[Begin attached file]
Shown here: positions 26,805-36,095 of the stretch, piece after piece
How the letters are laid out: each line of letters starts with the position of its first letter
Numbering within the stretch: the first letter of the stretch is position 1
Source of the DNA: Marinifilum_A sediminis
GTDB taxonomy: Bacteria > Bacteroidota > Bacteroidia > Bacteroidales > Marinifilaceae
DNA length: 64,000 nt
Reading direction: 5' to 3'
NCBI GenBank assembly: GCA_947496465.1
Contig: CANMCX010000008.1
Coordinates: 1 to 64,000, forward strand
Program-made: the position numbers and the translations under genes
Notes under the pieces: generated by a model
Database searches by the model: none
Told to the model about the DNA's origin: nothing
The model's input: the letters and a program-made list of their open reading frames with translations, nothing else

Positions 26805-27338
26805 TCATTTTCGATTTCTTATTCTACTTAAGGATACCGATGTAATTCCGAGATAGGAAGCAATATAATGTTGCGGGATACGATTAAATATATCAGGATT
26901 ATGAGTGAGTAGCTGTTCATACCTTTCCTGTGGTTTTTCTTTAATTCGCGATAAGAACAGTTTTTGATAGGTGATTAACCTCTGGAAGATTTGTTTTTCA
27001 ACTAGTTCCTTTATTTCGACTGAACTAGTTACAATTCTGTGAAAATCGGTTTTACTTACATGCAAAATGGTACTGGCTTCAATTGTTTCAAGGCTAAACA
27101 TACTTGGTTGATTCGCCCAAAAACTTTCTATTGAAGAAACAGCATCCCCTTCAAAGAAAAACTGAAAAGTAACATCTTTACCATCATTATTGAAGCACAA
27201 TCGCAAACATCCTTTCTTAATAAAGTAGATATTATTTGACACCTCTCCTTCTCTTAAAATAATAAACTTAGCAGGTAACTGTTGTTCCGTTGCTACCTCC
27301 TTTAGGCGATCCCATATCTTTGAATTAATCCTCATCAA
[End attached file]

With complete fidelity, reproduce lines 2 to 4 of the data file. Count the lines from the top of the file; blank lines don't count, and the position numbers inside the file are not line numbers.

How the letters are laid out: each line of letters starts with the position of its first letter
Numbering within the stretch: the first letter of the stretch is position 1
Source of the DNA: Marinifilum_A sediminis